Other titles earned by Pacheco would include Adelantado of Castile from 1451 to 1456, and of Merino Mayor of Asturias from 1461 to 1462. He was also made Master of the Order of Santiago in 1467 by Prince Alfonso,[10] who had been proclaimed king by some Castilian nobles in the Farce of Ávila.[clarification needed][citation needed]

In 1463, in Bayonne, Pacheco offered his services to France. With this alliance, France encircled its enemy, the kingdom of Aragón. In gratitude, Louis XI promised the hand of his daughter, Joanna, to the youngest son of Pacheco, Pedro de Portocarrero. The Aragonese king's reaction was to win the friendship of Castile and void the Castilian-French alliance, promising his son Fernando to Pacheco's daughter, Beatriz.[11]

In 1466, Pacheco's nephew, Rodrigo Téllez Girón, was elected Master of the Order of Calatrava. Being a minor, Pacheco would be his tutor, giving him the post of coadjutor of the order in 1469. As such, he would have the same powers as the masters had, except in spiritual matters, which should be delegated to persons belonging to the order. Writers of the period claimed he was Master of Calatrava, in addition to Master of Santiago.[10]

In 1469, Princess Isabella, half-sister of Henry IV, married Ferdinand of Aragón,[12] against the will of the king and overriding prior diplomatic agreements, starting thus the War of the Castilian Succession,[13] in which Pacheco supported Princess Juana, Henry IV's daughter.[14] Pacheco died on 4 October 1474, in Santa Cruz, near Trujillo, shortly before the death of King Henry IV, of a throat ailment.[15] Before dying, King Henry confirmed Pacheco's son, Diego López Pacheco, as Marquess of Villena.[16] . The surname: 'Pacheco' is cited as: 'Pacieco', in the Julius Caesar's chronicle of Spanish war as 'a man very popular in the region'.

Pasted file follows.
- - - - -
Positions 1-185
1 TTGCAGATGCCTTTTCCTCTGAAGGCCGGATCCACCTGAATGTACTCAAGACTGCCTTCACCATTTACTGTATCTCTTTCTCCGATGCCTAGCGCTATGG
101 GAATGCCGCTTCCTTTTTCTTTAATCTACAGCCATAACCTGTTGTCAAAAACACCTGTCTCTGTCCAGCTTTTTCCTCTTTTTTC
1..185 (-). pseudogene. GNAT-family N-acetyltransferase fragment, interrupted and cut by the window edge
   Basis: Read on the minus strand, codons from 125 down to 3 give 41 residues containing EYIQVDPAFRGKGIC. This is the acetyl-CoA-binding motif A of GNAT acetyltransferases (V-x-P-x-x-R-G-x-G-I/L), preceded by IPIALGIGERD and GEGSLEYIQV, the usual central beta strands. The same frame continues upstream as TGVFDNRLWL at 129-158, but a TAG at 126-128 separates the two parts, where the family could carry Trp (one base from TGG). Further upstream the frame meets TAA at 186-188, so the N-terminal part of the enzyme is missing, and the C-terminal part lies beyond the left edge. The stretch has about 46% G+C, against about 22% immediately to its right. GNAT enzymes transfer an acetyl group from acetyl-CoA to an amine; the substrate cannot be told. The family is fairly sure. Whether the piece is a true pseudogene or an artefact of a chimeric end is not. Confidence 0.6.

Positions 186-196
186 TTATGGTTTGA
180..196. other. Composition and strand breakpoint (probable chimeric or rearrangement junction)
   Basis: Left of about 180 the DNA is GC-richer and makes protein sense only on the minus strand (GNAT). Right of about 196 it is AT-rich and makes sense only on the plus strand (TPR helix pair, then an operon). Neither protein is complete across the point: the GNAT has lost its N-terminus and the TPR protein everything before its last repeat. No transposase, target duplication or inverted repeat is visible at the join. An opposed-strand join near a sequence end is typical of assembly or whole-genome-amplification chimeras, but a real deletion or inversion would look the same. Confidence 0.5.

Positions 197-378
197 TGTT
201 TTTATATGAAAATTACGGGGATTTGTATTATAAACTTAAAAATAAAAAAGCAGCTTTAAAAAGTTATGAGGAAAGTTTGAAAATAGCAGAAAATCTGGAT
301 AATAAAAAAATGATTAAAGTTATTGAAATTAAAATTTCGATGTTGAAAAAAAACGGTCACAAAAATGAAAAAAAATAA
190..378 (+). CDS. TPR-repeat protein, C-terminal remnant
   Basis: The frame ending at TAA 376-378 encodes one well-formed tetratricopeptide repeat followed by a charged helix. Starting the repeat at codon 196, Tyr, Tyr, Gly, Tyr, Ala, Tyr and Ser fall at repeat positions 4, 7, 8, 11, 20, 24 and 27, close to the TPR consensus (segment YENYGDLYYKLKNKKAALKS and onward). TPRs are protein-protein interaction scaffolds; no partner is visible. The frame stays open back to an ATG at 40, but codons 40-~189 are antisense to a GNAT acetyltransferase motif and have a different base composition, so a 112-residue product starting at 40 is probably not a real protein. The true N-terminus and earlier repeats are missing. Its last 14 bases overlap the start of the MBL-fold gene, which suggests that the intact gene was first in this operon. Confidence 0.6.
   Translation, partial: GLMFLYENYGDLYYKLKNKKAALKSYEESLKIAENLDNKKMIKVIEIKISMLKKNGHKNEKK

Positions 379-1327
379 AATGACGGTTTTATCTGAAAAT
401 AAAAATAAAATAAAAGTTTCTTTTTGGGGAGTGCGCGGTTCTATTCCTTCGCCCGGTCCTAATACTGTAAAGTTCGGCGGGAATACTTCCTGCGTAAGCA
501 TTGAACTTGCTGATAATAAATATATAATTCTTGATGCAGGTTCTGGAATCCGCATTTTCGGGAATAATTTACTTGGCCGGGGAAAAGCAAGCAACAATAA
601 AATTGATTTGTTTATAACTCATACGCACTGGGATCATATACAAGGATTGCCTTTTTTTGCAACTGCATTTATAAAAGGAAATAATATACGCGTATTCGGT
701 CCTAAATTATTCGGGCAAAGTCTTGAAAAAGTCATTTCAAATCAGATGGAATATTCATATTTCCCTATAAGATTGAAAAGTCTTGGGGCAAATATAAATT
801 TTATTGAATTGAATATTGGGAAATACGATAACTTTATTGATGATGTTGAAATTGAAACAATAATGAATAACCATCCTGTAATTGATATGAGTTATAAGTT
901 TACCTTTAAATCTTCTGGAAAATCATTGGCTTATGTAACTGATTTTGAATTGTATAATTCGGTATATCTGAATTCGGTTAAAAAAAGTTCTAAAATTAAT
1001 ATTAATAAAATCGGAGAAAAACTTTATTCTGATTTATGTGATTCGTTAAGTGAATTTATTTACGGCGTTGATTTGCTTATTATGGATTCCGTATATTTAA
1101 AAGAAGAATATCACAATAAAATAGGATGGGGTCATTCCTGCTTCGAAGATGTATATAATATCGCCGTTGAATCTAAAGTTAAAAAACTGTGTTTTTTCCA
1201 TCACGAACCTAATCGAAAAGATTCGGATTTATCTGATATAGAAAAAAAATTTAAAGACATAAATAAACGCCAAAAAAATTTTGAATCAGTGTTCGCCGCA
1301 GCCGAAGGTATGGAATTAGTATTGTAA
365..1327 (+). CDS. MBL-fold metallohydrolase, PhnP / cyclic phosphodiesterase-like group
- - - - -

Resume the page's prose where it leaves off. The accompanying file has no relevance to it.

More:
Nuptials and offspring[edit]

Don Juan, 1st Duke of Escalona, Grandee of Castile, married three times. His first wife was Angelina de Luna, cousin of the constable Álvaro de Luna. The marriage was nullified in 1442.[17] Soon after, he married María Enríquez Portocarrero (d. 1470), daughter of Pedro (Martín Fernández) Portocarrero y Cabeza de Vaca, the fifth Lord of Moguer, and Beatriz Enriquez, daughter of Alonso de Mendoza and Juana Enríquez. María thus became, in 1445, Marchioness of Villena. The canonical marriage was valid until 1456, when Pope Callistus III authorised the marriage by the church and the legitimation of children born up to that date.[17]

The children of this marriage were:[18]